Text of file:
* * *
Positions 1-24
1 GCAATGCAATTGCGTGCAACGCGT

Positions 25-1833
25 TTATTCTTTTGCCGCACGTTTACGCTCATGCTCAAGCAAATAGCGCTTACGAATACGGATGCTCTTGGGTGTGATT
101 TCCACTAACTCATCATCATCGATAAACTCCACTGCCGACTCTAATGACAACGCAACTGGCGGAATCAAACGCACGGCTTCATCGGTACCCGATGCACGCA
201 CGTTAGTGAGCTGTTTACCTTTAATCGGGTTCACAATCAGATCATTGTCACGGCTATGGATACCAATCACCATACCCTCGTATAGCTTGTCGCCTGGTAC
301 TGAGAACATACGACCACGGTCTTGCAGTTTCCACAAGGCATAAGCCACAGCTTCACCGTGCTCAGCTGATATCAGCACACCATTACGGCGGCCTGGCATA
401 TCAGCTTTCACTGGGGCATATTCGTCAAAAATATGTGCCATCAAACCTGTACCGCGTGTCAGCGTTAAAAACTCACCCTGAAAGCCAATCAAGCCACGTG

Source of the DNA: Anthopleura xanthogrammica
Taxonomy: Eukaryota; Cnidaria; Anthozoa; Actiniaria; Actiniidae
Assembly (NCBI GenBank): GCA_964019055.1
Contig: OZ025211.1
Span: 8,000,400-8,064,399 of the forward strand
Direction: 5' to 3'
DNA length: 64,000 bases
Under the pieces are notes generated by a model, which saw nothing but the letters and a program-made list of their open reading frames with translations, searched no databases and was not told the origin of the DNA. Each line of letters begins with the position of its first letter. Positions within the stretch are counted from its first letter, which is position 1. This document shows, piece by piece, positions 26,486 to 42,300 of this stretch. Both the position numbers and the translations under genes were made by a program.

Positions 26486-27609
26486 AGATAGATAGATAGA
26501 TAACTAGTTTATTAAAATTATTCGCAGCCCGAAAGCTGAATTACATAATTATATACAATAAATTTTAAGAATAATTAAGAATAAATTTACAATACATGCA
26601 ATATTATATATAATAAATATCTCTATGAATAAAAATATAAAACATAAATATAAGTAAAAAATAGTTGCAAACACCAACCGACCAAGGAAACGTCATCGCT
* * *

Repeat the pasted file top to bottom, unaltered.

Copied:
Positions 1-24
1 GCAATGCAATTGCGTGCAACGCGT

Positions 25-1833
25 TTATTCTTTTGCCGCACGTTTACGCTCATGCTCAAGCAAATAGCGCTTACGAATACGGATGCTCTTGGGTGTGATT
101 TCCACTAACTCATCATCATCGATAAACTCCACTGCCGACTCTAATGACAACGCAACTGGCGGAATCAAACGCACGGCTTCATCGGTACCCGATGCACGCA
201 CGTTAGTGAGCTGTTTACCTTTAATCGGGTTCACAATCAGATCATTGTCACGGCTATGGATACCAATCACCATACCCTCGTATAGCTTGTCGCCTGGTAC
301 TGAGAACATACGACCACGGTCTTGCAGTTTCCACAAGGCATAAGCCACAGCTTCACCGTGCTCAGCTGATATCAGCACACCATTACGGCGGCCTGGCATA
401 TCAGCTTTCACTGGGGCATATTCGTCAAAAATATGTGCCATCAAACCTGTACCGCGTGTCAGCGTTAAAAACTCACCCTGAAAGCCAATCAAGCCACGTG

Source of the DNA: Anthopleura xanthogrammica
Taxonomy: Eukaryota; Cnidaria; Anthozoa; Actiniaria; Actiniidae
Assembly (NCBI GenBank): GCA_964019055.1
Contig: OZ025211.1
Span: 8,000,400-8,064,399 of the forward strand
Direction: 5' to 3'
DNA length: 64,000 bases
Under the pieces are notes generated by a model, which saw nothing but the letters and a program-made list of their open reading frames with translations, searched no databases and was not told the origin of the DNA. Each line of letters begins with the position of its first letter. Positions within the stretch are counted from its first letter, which is position 1. This document shows, piece by piece, positions 26,486 to 42,300 of this stretch. Both the position numbers and the translations under genes were made by a program.

Positions 26486-27609
26486 AGATAGATAGATAGA
26501 TAACTAGTTTATTAAAATTATTCGCAGCCCGAAAGCTGAATTACATAATTATATACAATAAATTTTAAGAATAATTAAGAATAAATTTACAATACATGCA
26601 ATATTATATATAATAAATATCTCTATGAATAAAAATATAAAACATAAATATAAGTAAAAAATAGTTGCAAACACCAACCGACCAAGGAAACGTCATCGCT